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Special Panel on History

  Special Panel on History


   
Andrew Peacock

1.  Aceh and Indian Ocean Networks in the Seventeenth Century
Andrew Peacock
Lecturer in Middle Eastern History
University of St Andrews, UK
Abstract

This paper presents evidence for Aceh’s place in links across the Indian Ocean from an underutilised and unusual source, HasanTaj al-Din’s Arabic chronicle of Maldives. This work sheds important light from a non-European perspective on religious and commercial links stretching from the Ottoman lands to Aceh. Of particular interest is the chronicles description of the arrival of a descendant of the famous Sufi ‘Abd al-Qadir Jilani in Aceh. He shows how this Sufi from Ottoman Syria, Muhammad Shams al-Din, spread the Qadiriyyah to India, Aceh and the Maldives and offers valuable evidence for the political and social role of the Qadiriyyah. This offers a new perspective on the religious networks of the seventeenth century, and confirms the crucial role of the Ottoman lands in religious developments in Southeast Asia and Aceh in particular. While the role of Kurdish and Hijaziulema in this respective has long been acknowledged, this influence was generally thought to be indirect, mediated through scholarly networks in Mecca and Medina. HasanTaj al-Din’s evidence shows that in fact there were Ottoman men of religion who came in person to Southeast Asia to spread their tariqas.

 

Annabel Teh Gallop

2.  The Great Seal of Aceh
Annabel Teh Gallop
The British Library, UK
Abstract

For 250 years, the design of the great ‘ninefold’ seal of Aceh was essentially unchanged: a central circle containing the name of the reigning sultan of Aceh, surrounded by eight smaller circles containing the names of their predecessors.  Fourteen seals of nine rulers of Aceh have been documented, from the mid-seventeenth century until the formal end of the sultanate in 1903.
In 1906, the Dutch scholar Rouffaer was the first to deduce that the great seal of Aceh was modelled on the genealogical seal of the Mughal emperors of India.  What was not fully appreciated, though, was the degree of ‘local genius’ involved, for the Acehnese had simply taken the design principle of the Mughal seal and adapted it to their own needs, and there are fundamental differences between the two sovereign seals.  The earliest known ninefold seal is that of Sultanah Tajul Alam Safiatuddin Syah (r.1641-1675), daughter of Iskandar Muda, and present evidence suggests that the innovative design was introduced during her reign and not, as has been assumed, during that of her father.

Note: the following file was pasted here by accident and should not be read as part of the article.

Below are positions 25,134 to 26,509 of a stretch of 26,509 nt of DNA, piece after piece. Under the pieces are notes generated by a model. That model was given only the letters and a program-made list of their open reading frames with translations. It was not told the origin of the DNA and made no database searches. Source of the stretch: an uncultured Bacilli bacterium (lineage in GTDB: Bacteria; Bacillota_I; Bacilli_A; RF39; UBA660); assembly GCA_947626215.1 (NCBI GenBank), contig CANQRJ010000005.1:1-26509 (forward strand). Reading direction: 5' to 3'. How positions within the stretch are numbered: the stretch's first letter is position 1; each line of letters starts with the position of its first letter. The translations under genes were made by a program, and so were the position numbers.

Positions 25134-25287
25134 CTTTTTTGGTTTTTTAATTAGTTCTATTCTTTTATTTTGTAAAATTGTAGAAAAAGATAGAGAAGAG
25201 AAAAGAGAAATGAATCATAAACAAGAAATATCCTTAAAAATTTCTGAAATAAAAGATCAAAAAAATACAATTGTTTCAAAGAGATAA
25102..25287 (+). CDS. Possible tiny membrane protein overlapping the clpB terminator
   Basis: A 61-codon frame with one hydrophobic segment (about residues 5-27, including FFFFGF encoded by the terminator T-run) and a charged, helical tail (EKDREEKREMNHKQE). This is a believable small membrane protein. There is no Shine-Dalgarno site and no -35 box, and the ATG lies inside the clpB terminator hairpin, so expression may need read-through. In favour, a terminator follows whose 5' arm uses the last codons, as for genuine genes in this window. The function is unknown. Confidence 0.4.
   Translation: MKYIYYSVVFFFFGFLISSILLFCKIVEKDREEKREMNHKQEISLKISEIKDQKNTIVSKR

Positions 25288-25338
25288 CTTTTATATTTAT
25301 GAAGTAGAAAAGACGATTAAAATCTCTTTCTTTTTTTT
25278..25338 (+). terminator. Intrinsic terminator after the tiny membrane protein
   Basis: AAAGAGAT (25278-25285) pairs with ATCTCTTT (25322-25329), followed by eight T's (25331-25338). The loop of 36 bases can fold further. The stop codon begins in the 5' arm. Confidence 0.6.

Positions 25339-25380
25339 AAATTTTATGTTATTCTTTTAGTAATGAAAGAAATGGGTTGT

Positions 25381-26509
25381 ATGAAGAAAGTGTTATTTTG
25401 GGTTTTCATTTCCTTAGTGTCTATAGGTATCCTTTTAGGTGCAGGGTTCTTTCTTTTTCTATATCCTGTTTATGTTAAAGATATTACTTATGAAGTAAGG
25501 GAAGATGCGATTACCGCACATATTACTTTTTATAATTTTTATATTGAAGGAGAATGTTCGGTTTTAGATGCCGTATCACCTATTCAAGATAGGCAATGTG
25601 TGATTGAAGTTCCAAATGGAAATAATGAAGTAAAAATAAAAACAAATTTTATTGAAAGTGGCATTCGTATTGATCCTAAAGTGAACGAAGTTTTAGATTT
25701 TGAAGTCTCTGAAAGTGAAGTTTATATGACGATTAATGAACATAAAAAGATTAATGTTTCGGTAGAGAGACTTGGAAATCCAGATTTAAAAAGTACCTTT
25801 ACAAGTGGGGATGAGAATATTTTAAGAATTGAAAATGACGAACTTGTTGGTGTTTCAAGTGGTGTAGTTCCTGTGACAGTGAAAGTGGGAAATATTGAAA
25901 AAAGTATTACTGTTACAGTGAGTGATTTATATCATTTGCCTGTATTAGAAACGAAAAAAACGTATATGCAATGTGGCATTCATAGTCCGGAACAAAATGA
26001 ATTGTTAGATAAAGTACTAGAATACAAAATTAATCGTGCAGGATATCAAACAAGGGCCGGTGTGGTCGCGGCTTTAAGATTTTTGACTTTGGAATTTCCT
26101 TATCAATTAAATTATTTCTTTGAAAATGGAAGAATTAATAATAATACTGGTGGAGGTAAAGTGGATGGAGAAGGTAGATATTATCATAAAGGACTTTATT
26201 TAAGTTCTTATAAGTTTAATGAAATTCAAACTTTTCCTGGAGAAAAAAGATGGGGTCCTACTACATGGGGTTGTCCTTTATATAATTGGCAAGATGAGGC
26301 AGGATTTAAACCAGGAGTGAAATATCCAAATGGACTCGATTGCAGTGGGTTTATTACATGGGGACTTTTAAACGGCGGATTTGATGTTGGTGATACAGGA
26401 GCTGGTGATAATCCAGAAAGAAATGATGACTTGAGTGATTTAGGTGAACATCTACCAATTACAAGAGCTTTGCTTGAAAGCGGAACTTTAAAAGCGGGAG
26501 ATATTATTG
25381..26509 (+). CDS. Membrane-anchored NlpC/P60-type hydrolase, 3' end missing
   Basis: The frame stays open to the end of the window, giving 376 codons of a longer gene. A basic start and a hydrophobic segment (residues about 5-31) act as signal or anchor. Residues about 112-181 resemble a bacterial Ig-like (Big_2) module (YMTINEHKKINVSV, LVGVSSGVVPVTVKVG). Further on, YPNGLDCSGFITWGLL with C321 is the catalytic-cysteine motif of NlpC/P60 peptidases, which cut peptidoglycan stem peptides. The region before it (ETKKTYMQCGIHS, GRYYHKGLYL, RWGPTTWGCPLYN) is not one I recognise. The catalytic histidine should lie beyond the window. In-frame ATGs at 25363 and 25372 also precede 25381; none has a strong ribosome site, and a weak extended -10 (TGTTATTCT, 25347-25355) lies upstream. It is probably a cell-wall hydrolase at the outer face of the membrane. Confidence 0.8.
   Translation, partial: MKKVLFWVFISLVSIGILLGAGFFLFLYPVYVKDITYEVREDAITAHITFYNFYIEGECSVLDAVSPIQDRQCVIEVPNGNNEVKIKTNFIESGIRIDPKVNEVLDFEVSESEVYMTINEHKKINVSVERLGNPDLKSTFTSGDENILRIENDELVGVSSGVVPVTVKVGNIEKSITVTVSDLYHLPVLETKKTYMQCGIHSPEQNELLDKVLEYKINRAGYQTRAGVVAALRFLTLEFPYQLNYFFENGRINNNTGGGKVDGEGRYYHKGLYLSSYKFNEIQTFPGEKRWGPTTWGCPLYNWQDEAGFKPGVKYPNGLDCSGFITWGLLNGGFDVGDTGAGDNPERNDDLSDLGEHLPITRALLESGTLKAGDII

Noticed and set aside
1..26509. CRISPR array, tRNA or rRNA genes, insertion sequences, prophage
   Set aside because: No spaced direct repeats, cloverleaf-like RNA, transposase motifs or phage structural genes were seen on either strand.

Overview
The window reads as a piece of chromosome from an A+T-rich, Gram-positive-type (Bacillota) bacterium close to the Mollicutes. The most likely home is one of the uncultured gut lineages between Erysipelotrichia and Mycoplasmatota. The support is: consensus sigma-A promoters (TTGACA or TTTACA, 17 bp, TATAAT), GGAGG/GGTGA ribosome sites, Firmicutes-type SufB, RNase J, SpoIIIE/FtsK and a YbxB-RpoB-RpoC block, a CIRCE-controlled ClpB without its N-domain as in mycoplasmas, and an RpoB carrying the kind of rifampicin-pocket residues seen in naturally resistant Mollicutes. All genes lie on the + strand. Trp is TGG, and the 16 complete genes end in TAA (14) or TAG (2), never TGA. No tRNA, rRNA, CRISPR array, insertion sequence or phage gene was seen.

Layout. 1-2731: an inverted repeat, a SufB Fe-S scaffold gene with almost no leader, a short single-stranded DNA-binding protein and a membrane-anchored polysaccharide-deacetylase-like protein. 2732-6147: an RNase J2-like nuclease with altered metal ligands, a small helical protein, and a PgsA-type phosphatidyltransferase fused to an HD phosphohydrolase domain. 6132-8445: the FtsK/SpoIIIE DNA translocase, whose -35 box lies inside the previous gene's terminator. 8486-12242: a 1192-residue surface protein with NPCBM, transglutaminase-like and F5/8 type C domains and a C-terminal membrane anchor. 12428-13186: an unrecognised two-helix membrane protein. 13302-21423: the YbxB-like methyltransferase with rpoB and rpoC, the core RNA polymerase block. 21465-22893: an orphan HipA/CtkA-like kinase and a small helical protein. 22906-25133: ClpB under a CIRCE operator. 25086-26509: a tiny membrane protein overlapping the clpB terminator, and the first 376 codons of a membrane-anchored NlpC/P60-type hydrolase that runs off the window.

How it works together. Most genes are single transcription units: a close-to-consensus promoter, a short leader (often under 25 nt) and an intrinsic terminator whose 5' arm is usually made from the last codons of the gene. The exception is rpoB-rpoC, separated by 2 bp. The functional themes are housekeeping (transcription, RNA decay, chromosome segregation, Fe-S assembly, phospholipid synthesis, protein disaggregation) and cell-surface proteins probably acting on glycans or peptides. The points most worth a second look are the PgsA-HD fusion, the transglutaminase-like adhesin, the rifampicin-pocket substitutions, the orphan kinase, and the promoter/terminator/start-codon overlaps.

In all the Acehnese ninefold seals, the great surprise is that all the names of the early rulers derive from Iskandar Muda’s maternal line, who ruled in the Dar al-Kamal region of Aceh.  Iskandar Muda’s paternal heritage, the dynasty of Makota Alam, is completely unrepresented.  There is no mention on any seal of some of the most renowned names in Acehnese history, such as Sultan Ali Mughayat Syah (d.1530), the first sultan of Aceh, or his son Alauddin Riayat Syah al-Kahar, responsible for a great expansion of empire and for establishing direct ties with the Ottoman empire.  The consistent emphasis instead on the lineage of the Dar al-Kamal dynasty has important implications for our understanding of the Acehnese view of the history and nature of the sultanate of Aceh through three centuries.

 

Anthony Reid

3.  Tectonic disaster and the refashioning of North Sumatra
Anthony Reid
Australian National University
Abstract

The appallingly destructive earthquake and tsunami in Aceh and around the Indian Ocean on 26 December 2004 has, among its many results, prompted much-needed scientific attention to the past record of this dangerous section of the ‘Ring of Fire’.  The geologists have found evidence in sand deposits and coral uplift of past tears along the subduction zone of a force equal to that of 2004.  Every several centuries there must be such a release of pressure, and the last one on a scale equivalent to 2004 appears to have been in the 14th Century. No doubt there were earlier ones at regular intervals, some of which probably sparked the tsunamis (reported as inexplicable coastal floods) found in Indian and Sri Lankan traditions in the first centuries BCE.
Historians of the region have done much less so far to contribute to this growing understanding.  This paper will bring together such evidence as we do have on North Sumatran mega-events of the past, and discuss what they may have meant for the history of Sumatra and its built heritage.


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